When you begin your journey towards sustainability and tackling carbon emissions, one of the first questions you’ll need to answer is “How do I know if my emissions are Scope 1, 2 or 3?”
So let’s start with Scope 1: What does it mean and how can you categorize your business emissions correctly?
What Are Scope 1 Emissions?
To avoid the ‘double counting’ of emissions, a globally-recognized system has been established for measuring and reporting greenhouse gases.
This system also helps organizations to separate the emissions they can directly control (Scope 1) from those they can control only indirectly (Scope 2) and those they can merely influence or over which they have no control at all (Scope 3).
Scope 1 or direct emissions arise from sources owned or controlled by your organization, including:
- Fossil fuel combustion from stationary sources used for heating or industrial processes on your premises;
- Fossil fuel combustion from mobile sources, such as vehicles you own or operate;
- Onsite manufacturing in specific industries that gives rise to process emissions;
- Fugitive emissions that are released unintentionally from refrigerant systems and other sources.
Note that Scope 1 does not include emissions from energy supplies purchased by your organization, such as electricity or heat that is generated elsewhere. These are categorized as Scope 2 or indirect emissions.
Emissions from vehicles not owned or controlled by your organization are also not counted as Scope 1. These fall under Scope 3, whether they arise from employee commuting, business travel or third-party transport and distribution.
How Can Businesses
Cut Scope 1 Emissions ?
Scope 1 emissions are under the direct control of your organization, so the first step is to identify the major sources of your company’s carbon emissions and measure your carbon footprint.
A good way to prioritize your actions is to apply the carbon management hierarchy of Remove-Reduce-Replace-Offset to your major emission sources.
Removing the source of the emissions is the best choice. If your business strategy allows it, try to avoid carbon-intensive activities altogether.
The next best choice is to reduce emissions by making your business more efficient. If you burn a lot of fossil fuel onsite, invest in upgrading or replacing boilers, furnaces and processing equipment to improve their efficiency.
The next option is to replace carbon-intensive energy sources, such as fossil fuels, with cleaner, low-carbon alternatives. Switching to renewable energy, biomass, biodiesel, biogas or bioethanol might help you cut your carbon footprint, but check their environmental credentials carefully as some are more sustainable than others.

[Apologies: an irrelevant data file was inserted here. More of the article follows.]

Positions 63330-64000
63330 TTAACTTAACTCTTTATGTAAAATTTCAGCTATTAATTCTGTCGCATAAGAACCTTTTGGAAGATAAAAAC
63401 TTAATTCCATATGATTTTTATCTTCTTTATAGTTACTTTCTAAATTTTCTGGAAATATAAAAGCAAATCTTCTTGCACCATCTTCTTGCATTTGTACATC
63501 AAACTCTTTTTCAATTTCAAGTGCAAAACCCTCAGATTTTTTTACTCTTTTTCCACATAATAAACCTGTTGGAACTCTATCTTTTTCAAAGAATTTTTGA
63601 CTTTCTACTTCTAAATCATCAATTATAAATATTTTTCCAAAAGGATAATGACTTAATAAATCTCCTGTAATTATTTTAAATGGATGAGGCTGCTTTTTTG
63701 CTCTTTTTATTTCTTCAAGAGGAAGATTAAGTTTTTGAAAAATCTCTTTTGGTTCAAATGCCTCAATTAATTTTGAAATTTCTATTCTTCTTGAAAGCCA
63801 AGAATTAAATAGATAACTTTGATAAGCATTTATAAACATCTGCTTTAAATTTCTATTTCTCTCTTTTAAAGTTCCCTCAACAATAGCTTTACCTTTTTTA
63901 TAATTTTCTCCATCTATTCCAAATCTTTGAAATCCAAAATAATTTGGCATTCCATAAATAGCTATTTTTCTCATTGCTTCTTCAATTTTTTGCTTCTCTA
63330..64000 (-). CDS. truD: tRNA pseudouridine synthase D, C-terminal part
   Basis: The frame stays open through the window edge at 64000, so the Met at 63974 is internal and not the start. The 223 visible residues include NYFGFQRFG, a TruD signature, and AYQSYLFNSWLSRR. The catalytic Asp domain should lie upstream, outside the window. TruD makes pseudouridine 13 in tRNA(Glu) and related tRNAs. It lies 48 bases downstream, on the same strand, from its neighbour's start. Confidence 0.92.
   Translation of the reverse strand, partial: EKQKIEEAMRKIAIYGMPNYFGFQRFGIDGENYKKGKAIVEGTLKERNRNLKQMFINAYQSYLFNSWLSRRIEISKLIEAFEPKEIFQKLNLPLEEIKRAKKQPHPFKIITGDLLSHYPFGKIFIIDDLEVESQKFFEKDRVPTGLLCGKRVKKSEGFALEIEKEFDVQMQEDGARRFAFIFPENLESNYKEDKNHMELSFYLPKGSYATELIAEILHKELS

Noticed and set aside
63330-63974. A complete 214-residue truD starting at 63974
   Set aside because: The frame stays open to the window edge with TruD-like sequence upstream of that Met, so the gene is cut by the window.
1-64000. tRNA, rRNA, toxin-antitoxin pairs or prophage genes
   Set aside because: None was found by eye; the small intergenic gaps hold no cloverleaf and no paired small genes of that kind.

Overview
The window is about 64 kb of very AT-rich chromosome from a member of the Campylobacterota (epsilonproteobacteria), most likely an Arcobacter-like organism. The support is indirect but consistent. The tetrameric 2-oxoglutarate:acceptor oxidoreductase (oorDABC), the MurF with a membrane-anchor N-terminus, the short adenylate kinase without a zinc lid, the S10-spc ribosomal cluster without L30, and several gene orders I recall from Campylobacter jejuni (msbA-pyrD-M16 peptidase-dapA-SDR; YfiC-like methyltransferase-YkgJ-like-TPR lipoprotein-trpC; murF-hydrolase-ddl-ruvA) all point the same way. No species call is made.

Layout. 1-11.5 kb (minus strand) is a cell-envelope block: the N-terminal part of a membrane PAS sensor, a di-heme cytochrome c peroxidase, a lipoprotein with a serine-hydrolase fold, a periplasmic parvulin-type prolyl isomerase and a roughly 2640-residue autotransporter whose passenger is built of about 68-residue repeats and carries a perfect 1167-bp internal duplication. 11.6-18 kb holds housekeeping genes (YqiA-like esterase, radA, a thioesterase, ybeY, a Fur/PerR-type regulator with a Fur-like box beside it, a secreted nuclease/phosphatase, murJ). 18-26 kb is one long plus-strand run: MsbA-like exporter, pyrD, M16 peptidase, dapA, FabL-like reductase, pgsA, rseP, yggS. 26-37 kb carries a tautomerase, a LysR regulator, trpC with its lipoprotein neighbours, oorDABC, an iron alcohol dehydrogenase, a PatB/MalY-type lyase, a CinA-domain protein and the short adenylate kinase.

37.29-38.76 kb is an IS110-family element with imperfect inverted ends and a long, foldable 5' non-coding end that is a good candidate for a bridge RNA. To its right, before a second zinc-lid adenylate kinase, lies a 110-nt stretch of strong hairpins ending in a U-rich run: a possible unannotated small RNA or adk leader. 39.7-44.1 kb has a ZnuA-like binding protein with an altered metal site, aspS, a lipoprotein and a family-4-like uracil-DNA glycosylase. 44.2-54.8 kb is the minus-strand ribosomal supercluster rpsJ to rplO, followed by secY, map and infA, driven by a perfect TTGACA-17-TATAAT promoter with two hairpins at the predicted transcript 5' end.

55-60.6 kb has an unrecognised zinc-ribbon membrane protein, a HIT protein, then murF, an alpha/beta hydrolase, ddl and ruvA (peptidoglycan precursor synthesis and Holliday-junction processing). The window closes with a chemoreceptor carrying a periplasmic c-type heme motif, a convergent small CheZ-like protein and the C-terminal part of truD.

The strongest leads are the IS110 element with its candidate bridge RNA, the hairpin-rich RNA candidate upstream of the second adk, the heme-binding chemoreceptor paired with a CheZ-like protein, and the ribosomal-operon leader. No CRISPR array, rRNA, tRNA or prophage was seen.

Biofuel-powered vehicles can also help reduce emissions from your company fleet or distribution and delivery network. Another option is to switch to electric vehicles; however, this might cut your Scope 1 emissions, but the electricity you buy should be included under Scope 2.
If you choose to install on-site renewable energy, this could help power your electric vehicle fleet too, and cut both your Scope 1 and Scope 2 emissions.
Processing and fugitive emissions vary widely, but many industries rely on technology to capture emissions through flues and ventilation systems. If you’re in the manufacturing, chemicals or industrial sector, consult best practice guides to keep up with the latest greenhouse gas control methods for your industry.
Finally, any remaining Scope 1 emissions can be offset, and you can offset as you implement your Remove-Reduce-Replace strategy.
How Does Cutting Scope 1 Emissions Fit into a Business Strategy?
Re-purposing your business strategy for a low-carbon future may be tough, but is likely to be beneficial in the long term. Carbon-intensive companies in the oil and gas industry, car manufacturers, agri-businesses and more are rapidly adapting their business models to reduce their environmental impact in line with climate change science – what can your organization learn from them?
Improving the overall efficiency of your business processes, manufacturing, and vehicle fleet is a great way to save money, make your products and services more competitive and improve your bottom line. Building this into a business plan should be a no-brainer!
Reducing your business carbon footprint reduces your liability for current or future carbon taxes, improves your long-term sustainability and builds a positive image of your brand as a good global citizen.
How Does Carbon Offsetting Help Reduce Scope 1 Emissions?
Reducing emissions takes time, so your organization is likely to continue to emit greenhouse gases into the atmosphere for some years to come.
Even with the most radical carbon reduction plan, many businesses cannot entirely eliminate all Scope 1 emissions.
Carbon offsetting allows you to neutralize your emissions by supporting projects that avoid or reduce carbon emissions elsewhere.
By choosing progressive offsets, such as NativeEnergy’s Help BuildTM projects, your business can also help improve the lives of local communities by delivering social, environmental and economic benefits.